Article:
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Hey, Reds: Sign Elly De La Cruz to a long-term deal NOW
Put your money where your mouth is, or something like that
I’m not going to write about the trade deadline again, I promise. Enough already, right? What I found interesting about the trade deadline, however, was the message GM Nick Krall and the Reds sent to their fans. I touched on this in my column for The Mothership this week (more on that below), but Cincinnati management essentially told us that were not interested in trying to improve the club in order to win this year, while — at the same time! — promising fans that they absolutely intend to try in the future.
We can’t improve this year’s first place team in an effort to get across the finish line. But trust us! We’ll try at some point in the future. We promise!
Anyway, that’s what I wrote about at the Magazine this week, and as I’ve already said, I don’t want to discuss the trade deadline again. But I do want to discuss a way that Reds ownership and management can calm (at least a little bit) the segment of the fan base who roll their eyes at the annual “we’ll be good in the future!” promises from the team.
The Cincinnati Reds need to sign Elly De La Cruz to a long-term deal NOW.
At this point, I don’t need to tell you how good Elly is. Yes, I can hear some of you talking about his recent slump, and it’s true that he too often swings at bad pitches, etc. etc. The kid is 21 years old. He’s not a finished product. But despite his recent struggles, Elly is still hitting .259/.311/.455 with an OPS+ of 101 (roughly league average). His speed and athleticism are off the charts, his arm may be the strongest in the league, and there’s a great chance he’s going to be a shortstop long-term.
If what you’ve seen over the first 54 games of his big league career hasn’t convinced you that Elly De La Cruz is destined to be a superstar, I don’t know what to tell you. The kid has it all. And that’s why the Reds need to lock him up to a long-term deal sooner rather than later.
Let’s get the major caveat out of the way first: it takes more than two to tango, or something like that. Elly has to be willing to sign a long-term deal, and since his agent is Scott Boras, it’s not a foregone conclusion that such a contract extension is even possible. But there are lots of reasons it makes sense for both Elly and the Reds.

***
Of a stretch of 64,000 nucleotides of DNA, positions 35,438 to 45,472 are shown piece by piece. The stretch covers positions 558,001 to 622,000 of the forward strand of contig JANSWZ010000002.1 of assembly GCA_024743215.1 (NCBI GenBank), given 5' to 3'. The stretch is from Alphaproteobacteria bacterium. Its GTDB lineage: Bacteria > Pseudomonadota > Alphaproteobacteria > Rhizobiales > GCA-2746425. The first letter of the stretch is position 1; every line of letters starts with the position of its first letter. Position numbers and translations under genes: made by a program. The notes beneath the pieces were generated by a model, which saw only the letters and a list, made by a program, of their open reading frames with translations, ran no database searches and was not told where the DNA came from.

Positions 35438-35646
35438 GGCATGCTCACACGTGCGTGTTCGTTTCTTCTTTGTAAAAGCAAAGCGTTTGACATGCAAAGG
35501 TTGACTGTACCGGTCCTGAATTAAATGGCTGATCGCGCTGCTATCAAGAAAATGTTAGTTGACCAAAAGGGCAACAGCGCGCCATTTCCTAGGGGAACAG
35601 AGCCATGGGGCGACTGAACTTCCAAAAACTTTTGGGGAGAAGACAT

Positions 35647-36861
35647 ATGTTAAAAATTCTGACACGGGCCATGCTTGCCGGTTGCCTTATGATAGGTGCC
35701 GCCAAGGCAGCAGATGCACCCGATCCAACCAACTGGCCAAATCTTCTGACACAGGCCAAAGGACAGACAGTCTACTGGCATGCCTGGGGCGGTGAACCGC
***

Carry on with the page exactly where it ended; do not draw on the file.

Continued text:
Look at what the Atlanta Braves are doing. Just last year, they signed two rookies to long(ish) contracts. Outfielder Michael Harris II was 21 years old when Atlanta inked him to an eight-year, $72-million extension. A couple of months later, they signed rookie pitcher Spencer Strider, 23 years young, to a six-year, $75 million contract that will keep him with the Braves through at least 2028. Both had less than a year under the big league lights before signing their deals.
Of course, this feels like déjà vu. Anyone who's been watching the Braves isn’t surprised, right? This team has a track record – and a good one at that. Just think back to 2019. Ronald Acuña, in all his youthful zeal, locked in an 8-year rendezvous with Atlanta for a cool $100 million.* And hey, let's not forget Ozzie Albies. In that same year, he bet on the Braves with a deal promising him $7 million a year, at least through 2025.
*Acuña only had 165 days of MLB service time when he signed.
Here's the thing that really gets me: these contracts are secretly great for both parties. Yes, they're less than what the players could make on the open market ultimately, presuming they continue to perform until free agency becomes a possibility. From the player’s perspective, it provides immediate financial security, and life-changing money. Acuña spoke to that when he inked his deal:
"No, I have no regrets," Acuña said through a translator. "No one can see the future. No one knows what's going to happen tomorrow, so I'm extremely happy with the decision we've all made and I'm just excited to be here."
From the team’s perspective, in each of the Braves’ deals, they were able to sidestep the murky waters of arbitration. Honestly, everything about it is a win-win for the club.* More predictable payrolls? Check. Keeping the gang together? Double check. But above all, this strategy has a singular purpose. It's not just about numbers or contracts. It's about winning. Because that's what the Braves do: they aim to win. And if history is any indication, they're on the right track.